Window shopping is a popular pastime – but have you ever noticed that some storefronts are simply better for on-foot shopping than others? While conventional retail has given higher priority to faster-moving automobile visibility, the traditional fundamentals of human-based storefront design are often overlooked. The success of local businesses, and the walkability well-designed storefronts promote, are what make Main Street a sustainable element in any town or city.
Encroachments. Especially in South Florida, all stores should at least have awnings to provide the passerby protection from both the sun and summer rain showers. Continuing the store into the sidewalk with arcades and colonnades provides shelter for pedestrians, extra living space for residents above, and sidewalk displays for stores. Galleries offer similar benefits while giving the residents prime outdoor space on the floor above.
Tall Glazing. Storefronts are best with generous height and glass – much taller and less solid wall than the upper floors. Tall ceilings allow for both cooler interiors (as heat rises) and sufficient space for a variety of store merchandise. On the exterior, clear glazing provides window displays, natural light, and differentiates the store from private residences. Transom windows can add more light deeper into the building.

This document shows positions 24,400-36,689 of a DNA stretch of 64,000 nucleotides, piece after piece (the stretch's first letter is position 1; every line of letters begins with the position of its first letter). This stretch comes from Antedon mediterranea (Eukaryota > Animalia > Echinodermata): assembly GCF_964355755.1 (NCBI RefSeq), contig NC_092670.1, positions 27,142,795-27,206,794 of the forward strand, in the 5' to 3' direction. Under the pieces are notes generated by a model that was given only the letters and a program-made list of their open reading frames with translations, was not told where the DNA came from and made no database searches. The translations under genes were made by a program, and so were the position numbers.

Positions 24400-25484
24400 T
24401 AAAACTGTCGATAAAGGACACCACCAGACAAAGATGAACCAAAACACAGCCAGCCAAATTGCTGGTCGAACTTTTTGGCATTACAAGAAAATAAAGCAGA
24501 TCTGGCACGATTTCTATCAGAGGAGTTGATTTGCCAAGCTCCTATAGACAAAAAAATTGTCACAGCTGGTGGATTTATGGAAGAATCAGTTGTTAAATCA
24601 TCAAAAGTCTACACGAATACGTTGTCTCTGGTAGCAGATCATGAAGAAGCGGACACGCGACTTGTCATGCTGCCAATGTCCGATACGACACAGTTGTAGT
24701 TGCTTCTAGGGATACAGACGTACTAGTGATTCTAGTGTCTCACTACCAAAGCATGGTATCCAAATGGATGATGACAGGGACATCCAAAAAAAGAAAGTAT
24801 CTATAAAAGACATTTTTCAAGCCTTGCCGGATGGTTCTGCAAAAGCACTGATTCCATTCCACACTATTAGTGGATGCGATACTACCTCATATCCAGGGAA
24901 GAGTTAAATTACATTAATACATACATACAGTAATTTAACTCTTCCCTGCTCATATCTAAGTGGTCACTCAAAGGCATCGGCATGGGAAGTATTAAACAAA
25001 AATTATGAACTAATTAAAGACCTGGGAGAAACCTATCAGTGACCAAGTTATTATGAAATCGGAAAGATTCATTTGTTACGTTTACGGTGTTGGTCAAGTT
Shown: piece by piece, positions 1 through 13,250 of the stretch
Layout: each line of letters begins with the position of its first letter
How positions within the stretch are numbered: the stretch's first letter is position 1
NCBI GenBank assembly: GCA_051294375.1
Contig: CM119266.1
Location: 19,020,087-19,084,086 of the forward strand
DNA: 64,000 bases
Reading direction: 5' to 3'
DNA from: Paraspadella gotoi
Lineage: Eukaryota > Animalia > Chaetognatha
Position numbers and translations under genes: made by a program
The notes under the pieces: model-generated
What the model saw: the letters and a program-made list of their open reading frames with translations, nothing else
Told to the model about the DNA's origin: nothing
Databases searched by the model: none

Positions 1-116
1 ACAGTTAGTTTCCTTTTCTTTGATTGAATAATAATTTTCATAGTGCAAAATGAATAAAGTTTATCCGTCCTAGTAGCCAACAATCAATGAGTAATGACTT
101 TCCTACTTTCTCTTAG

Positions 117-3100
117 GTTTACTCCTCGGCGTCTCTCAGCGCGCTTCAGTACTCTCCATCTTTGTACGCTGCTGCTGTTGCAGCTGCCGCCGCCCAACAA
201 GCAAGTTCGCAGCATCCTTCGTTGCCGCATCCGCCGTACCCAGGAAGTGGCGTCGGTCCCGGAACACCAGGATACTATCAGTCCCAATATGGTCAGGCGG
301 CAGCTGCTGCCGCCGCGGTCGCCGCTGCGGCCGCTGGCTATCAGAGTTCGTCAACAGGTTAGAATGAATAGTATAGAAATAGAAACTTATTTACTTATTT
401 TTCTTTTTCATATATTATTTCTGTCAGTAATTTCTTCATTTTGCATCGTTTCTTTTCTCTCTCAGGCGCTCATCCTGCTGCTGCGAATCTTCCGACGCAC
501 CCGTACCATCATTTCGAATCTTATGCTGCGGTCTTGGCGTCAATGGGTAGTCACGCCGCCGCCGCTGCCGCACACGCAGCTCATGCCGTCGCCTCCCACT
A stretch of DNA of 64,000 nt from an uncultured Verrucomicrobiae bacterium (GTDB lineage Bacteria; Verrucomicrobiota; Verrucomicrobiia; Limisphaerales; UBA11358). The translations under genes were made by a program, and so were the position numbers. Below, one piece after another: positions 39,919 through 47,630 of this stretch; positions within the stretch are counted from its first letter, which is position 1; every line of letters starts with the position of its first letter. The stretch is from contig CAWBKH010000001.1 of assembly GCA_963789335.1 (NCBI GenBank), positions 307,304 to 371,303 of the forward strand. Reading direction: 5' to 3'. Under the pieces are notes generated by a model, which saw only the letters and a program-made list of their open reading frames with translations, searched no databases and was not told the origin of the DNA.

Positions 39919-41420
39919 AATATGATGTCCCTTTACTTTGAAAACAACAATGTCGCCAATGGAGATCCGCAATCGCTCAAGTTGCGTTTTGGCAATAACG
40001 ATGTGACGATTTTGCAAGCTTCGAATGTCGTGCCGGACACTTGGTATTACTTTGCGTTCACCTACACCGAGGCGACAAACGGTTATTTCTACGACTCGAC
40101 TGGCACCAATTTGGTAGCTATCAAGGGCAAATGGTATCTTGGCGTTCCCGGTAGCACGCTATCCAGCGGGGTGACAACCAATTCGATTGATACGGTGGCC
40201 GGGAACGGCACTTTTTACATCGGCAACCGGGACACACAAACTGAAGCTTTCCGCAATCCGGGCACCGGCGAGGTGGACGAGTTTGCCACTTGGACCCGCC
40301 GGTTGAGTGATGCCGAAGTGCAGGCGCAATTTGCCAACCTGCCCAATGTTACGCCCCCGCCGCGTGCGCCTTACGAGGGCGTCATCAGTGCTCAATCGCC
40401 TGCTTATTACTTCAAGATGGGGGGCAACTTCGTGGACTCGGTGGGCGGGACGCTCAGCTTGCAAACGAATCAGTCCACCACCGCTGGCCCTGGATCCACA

Refined Details. A finely detailed, skinny storefront is crucial to attract passersby and foster walkability. Where contemporary aluminum or hollow metal often fail to provide human-scaled details, wood, metal, or stone are materials that can be carefully detailed and easily adapted to the neighborhood’s context. Band signage is a given for street traffic, but blade, window, and other small signs are ideal to encourage sidewalk traffic.
These storefront guidelines are not new, but often forgotten principles that have already stood the test of time. By following these design recommendations, mixed-use buildings can help make any Main Street into a great public space. Enhancing the public realm down to the finest detail is what makes great cities.
What unifying theme does your Main Street have?
Credits: Photographs by Jennifer Garcia. Data linked to sources.